Theresa May's security officials to discuss Iran nuclear deal with Donald Trump's camp this year

Joe Watts
Political Editor
Wednesday 30 November 2016 15:02
President-elect Donald Trump
President-elect Donald Trump

British security officials are set to discuss the Iran nuclear deal with Donald Trump’s advisors after the President-elect signalled he would “tear up” the agreement.

Downing Street said the UK placed a great deal of importance on the pact and had put “substantial diplomatic effort” into securing it.

It comes after the director of the CIA issued a stark warning against dumping the deal, something Mr Trump has pledged, claiming it would be “the height of folly” and “disastrous”.

A Downing Street spokesperson said: “Most Americans know what our position is on the Iran deal given that we’ve played such a part securing that agreement.

“Obviously at the moment the President-elect is very focused on a transition, establishing his team.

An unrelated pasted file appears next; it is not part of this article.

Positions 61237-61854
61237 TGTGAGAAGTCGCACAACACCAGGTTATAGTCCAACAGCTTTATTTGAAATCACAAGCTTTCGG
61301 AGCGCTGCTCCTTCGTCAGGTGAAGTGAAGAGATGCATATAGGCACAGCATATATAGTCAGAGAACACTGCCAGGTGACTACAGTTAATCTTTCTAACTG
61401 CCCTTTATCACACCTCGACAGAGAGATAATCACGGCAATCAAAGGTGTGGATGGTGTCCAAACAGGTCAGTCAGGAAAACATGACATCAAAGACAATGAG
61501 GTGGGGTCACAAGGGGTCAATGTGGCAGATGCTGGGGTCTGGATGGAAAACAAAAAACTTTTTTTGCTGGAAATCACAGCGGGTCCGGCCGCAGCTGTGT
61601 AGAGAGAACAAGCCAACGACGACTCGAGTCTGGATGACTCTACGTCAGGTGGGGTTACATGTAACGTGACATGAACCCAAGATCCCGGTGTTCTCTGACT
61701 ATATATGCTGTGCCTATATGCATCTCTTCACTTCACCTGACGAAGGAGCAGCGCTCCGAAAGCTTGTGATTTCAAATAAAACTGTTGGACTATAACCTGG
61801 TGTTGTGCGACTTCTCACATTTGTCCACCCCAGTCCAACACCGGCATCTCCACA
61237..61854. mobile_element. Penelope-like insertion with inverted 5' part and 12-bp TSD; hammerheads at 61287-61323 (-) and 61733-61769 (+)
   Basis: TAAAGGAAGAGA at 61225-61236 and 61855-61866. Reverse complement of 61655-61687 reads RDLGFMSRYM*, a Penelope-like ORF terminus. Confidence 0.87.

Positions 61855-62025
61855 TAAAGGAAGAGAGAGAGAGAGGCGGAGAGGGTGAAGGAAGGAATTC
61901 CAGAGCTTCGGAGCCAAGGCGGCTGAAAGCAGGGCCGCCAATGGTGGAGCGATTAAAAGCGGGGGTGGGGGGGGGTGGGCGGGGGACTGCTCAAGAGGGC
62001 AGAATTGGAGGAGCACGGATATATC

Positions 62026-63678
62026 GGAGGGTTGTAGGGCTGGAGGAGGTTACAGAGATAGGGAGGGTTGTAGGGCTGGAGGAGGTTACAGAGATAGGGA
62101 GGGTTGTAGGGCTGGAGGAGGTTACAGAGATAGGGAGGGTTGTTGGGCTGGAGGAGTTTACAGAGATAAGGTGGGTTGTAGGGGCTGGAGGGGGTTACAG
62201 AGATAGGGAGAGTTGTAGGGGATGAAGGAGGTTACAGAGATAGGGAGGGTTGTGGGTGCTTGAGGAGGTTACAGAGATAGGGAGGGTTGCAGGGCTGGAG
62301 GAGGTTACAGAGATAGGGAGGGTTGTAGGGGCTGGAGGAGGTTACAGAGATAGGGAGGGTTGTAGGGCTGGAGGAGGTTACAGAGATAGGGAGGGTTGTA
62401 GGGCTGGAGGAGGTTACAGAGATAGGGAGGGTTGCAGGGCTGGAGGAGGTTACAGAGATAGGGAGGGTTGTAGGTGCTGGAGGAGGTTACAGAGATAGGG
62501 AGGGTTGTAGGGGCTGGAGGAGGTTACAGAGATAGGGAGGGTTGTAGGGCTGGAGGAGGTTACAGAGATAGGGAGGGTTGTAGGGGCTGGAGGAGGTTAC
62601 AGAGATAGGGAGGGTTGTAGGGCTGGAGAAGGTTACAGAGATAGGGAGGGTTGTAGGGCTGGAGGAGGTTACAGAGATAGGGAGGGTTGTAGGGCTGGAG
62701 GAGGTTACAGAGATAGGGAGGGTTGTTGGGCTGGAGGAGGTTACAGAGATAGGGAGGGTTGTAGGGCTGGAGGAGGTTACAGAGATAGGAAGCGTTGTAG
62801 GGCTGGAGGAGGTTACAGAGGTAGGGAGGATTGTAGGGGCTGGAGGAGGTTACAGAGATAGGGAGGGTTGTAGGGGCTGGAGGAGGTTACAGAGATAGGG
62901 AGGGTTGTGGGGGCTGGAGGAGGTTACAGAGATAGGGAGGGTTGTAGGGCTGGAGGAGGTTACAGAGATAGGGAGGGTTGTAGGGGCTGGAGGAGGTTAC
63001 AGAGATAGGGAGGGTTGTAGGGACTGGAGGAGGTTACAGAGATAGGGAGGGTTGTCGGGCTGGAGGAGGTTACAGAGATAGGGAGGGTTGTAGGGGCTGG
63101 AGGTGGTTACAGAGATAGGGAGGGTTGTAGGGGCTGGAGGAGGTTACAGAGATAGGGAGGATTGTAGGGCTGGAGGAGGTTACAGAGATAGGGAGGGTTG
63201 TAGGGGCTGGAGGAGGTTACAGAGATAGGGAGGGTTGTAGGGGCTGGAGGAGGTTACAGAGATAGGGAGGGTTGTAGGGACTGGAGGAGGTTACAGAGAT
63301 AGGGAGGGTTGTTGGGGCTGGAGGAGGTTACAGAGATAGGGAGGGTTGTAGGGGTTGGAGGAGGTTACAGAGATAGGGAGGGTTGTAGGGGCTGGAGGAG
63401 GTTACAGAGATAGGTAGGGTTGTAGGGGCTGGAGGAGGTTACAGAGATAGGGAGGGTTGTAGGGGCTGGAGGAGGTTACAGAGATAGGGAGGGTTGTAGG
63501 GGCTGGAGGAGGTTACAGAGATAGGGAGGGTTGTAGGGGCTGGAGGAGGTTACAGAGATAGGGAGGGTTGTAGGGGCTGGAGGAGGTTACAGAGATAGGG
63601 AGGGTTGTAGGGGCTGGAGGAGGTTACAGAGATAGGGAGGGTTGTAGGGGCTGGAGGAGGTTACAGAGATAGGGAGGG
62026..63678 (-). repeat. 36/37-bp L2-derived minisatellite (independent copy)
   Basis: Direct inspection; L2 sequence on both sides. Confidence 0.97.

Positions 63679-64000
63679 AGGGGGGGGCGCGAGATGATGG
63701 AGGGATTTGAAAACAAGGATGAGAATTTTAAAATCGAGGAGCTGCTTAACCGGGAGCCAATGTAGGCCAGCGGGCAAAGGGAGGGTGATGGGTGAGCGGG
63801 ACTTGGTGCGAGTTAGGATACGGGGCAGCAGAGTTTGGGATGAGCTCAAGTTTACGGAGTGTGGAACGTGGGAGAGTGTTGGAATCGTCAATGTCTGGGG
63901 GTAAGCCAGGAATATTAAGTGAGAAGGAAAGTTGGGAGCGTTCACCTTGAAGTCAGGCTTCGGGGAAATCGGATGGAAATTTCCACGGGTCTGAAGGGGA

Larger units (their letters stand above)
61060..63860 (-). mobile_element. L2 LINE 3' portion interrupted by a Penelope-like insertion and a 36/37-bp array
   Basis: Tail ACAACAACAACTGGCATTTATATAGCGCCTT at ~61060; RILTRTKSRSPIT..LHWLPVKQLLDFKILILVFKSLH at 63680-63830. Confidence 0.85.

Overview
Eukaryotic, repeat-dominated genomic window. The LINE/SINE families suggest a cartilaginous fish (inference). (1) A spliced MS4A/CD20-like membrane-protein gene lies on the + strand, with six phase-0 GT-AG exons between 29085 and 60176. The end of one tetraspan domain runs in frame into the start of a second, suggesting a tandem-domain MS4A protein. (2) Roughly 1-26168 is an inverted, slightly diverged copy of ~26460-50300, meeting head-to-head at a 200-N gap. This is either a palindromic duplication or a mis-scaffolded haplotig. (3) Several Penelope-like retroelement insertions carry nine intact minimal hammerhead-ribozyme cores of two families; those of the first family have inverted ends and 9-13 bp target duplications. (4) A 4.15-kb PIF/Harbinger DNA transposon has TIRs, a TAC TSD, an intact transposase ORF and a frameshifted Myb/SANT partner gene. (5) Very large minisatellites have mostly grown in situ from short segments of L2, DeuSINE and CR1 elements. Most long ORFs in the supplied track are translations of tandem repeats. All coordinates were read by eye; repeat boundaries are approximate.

“As we set out yesterday, the plan is for the two national security advisors to meet in America before the end of the year, so I’m sure that would provide a good opportunity to talk about a range of foreign policy issues.”

During a controversial US election campaign Mr Trump made a series of outlandish claims, including one that he would rip up the deal brokered with Iran by Barack Obama, which aims to prevent the country developing nuclear weapons in return for easing sanctions and opening trade.

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The Downing Street spokesperson added: “The UK has been very clear on the importance of that agreement. There was substantial diplomatic effort that went into securing it and we firmly support the agreement that was reached.

“We aim to make sure that it is properly implemented and we continue to work with partners on that.”

Director of the CIA John Brennan said in a BBC interview that “it would be the height of folly if the next administration were to tear up that agreement”, adding that it would also be an unprecedented move.

But Mike Pompeo, the Republican Mr Trump has chosen to succeed Mr Brennan, wrote on Twitter earlier this month that he looks “forward to rolling back this disastrous deal with the world’s largest state sponsor of terrorism.”

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